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>> Study Group 17 : Security, languages and telecommunication software
Question 17/17 - Countering spam by technical means
  1. Motivation

    The World Telecommunications Standardization Assembly (Florianopolis, 2004) in Resolution 52 instructed the relevant study groups, in cooperation with the Internet Engineering Task Force (IETF) and other relevant groups, to develop technical Recommendations, including required definitions on countering spam, as appropriate, and to report regularly to the Telecommunication Standardization Advisory Group on their progress.

    Spam has become a widespread problem causing a complex range of problems to users, service providers, and network operators around the globe. While spam was originally used to send unsolicited commercial messages, increasingly spam messages are being used to spread viruses, worms, and other malicious code that negatively impact the security and stability of the global telecommunication network. Spam may include the delivery of phishing and spyware. It is a global problem that requires a multifaceted, comprehensive approach that includes:

    • Effective legislation and enforcement,
    • Development of technical measures,
    • Establishment of industry partnerships and self-regulation,
    • Education,
    • International cooperation.

    Technical measures to counter spam represent one of those approaches mentioned above. 

    Study Group 17, as the Lead Study Group on Telecommunication Security and in supporting the activities of WTSA Resolution 50, 51 and 52, is well-positioned to study the range of potential technical measures to counter spam as it relates to the stability and robustness of the telecommunication network. 

     
  2. Question

    Study items to be considered include, but are not limited to:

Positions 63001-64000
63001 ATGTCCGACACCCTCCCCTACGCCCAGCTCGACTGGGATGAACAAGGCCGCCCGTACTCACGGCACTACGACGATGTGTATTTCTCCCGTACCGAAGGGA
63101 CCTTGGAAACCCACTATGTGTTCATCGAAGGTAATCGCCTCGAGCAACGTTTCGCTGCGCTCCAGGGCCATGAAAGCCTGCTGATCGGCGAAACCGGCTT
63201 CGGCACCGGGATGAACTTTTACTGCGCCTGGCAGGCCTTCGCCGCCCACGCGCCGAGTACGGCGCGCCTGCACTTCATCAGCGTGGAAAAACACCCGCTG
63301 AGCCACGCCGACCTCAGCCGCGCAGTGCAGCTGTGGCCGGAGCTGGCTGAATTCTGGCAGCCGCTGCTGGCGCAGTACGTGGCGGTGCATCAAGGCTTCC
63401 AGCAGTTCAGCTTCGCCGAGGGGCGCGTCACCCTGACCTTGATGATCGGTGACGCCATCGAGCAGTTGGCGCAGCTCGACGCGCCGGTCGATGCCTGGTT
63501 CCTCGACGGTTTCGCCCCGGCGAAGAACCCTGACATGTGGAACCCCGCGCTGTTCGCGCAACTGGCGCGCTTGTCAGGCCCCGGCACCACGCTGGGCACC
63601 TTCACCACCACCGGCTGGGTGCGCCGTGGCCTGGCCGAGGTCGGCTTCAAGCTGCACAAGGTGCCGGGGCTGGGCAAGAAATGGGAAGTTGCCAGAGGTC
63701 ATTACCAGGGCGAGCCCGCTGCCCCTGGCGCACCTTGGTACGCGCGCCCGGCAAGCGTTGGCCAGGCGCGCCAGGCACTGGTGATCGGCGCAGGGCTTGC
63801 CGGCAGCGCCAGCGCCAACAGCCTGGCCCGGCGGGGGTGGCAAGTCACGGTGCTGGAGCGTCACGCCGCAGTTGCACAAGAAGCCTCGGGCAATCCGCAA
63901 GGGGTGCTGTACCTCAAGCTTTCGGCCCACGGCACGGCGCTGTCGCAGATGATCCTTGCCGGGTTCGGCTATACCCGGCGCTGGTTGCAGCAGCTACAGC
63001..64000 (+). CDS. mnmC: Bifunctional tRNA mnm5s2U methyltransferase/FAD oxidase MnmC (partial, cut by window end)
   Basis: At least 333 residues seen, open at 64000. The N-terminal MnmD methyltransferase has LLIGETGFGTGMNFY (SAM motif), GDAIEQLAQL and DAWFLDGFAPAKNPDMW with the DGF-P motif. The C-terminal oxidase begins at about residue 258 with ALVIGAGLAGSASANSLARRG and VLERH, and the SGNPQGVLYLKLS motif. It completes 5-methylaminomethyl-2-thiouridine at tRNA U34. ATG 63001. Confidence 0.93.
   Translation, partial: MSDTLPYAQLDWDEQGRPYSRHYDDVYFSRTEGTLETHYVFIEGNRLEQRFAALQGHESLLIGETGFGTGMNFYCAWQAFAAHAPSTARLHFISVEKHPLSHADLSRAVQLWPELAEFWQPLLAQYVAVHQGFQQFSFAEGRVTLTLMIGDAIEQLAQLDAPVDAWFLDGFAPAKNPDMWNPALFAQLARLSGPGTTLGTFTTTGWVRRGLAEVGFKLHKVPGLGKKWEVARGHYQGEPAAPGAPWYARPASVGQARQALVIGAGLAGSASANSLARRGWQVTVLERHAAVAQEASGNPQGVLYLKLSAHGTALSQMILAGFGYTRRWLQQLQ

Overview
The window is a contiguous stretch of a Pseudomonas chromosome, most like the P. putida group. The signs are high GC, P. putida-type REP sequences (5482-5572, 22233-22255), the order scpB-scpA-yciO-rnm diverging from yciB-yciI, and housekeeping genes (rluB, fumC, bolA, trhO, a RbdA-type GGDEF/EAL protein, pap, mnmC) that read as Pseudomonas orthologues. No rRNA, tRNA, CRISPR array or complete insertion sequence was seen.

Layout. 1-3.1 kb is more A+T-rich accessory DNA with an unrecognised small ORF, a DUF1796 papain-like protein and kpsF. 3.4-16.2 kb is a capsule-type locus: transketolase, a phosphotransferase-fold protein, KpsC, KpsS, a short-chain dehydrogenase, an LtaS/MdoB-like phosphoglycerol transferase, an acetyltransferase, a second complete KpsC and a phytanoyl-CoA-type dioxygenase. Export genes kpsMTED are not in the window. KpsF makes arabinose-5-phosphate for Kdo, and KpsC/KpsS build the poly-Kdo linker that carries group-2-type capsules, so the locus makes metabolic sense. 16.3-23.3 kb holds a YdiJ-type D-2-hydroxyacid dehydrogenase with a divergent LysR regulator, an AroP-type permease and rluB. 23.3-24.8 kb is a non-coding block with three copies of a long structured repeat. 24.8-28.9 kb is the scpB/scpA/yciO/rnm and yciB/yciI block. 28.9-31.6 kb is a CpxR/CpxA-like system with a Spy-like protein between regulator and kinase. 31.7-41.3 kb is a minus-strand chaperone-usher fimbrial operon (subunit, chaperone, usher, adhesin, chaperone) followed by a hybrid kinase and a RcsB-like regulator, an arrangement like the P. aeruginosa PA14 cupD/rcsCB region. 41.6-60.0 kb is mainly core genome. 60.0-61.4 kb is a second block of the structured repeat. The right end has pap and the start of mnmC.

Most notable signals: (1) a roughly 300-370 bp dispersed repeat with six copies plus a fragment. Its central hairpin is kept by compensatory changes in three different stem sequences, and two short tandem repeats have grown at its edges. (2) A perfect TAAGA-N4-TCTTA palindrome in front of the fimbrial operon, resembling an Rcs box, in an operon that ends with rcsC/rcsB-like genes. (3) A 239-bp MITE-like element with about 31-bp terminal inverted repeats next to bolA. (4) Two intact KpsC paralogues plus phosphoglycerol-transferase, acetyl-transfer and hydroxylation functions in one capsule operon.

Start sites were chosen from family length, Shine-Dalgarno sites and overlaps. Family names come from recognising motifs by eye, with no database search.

• What risks does spam pose to the telecommunication network?
    • What technical factors associated with the telecommunication network contribute to the difficulty of identifying the sources of spam?
    • How can new technologies lead to opportunities to counter spam and enhance the security of the telecommunication network?
    • Do advanced telecommunication network technologies (for example, SMS, instant messaging, VoIP) offer unique opportunities for spam that require unique solutions?
    • What technical work is already being undertaken within the IETF, in other fora, and by private sector entities to address the problem of spam?
    • What telecommunication network standardization work, if any, is needed to effectively counter spam as it relates to the stability and robustness of the telecommunication network?

  3. Tasks

    Tasks include, but are not limited to:
    • Act as the lead group in ITU-T on technical means for countering spam, as spam is described by Study Group 2.
    • Establish effective cooperation with the IETF, the relevant ITU Study Groups, the ITU Strategy and Policy Unit (SPU) and appropriate consortia and fora, including private sector entities for this area.
    • Identify and examine the telecommunication network security risks (at the edges and in the core network) introduced by the constantly changing nature of spam.
    • Develop a comprehensive and up-to-date resource list of the existing technical measures for countering spam in a telecommunication network that are in use or under development.
    • Determine whether new Recommendations or enhancements to existing Recommendations, including methods to combat delivery of spyware, phishing, and other malicious contents via spam, would benefit Member efforts to effectively counter spam as it relates to the stability and robustness of the telecommunication network. 
    • Provide regular updates to the Telecommunication Standardization Advisory Group and to the Director of the Telecommunication Standardization Bureau to include in the annual report to Council.
    • Maintain awareness of international cooperation measures on countering spam.

  4. Relationships

    Questions: 2/17, 4/17, 5/17, 6/17, 7/17, 8/17 and 9/17
    Study Groups: ITU-T SG 2, ITU-T SG 11, ITU-T SG 13, ITU-T SG 16, ITU-D SG 2
    Standardization bodies: IETF; ISO/IEC JTC 1, other relevant national and international standards organizations
    Other bodies: OECD, Private sector entities, MAAWG

 

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Updated : 2008-11-03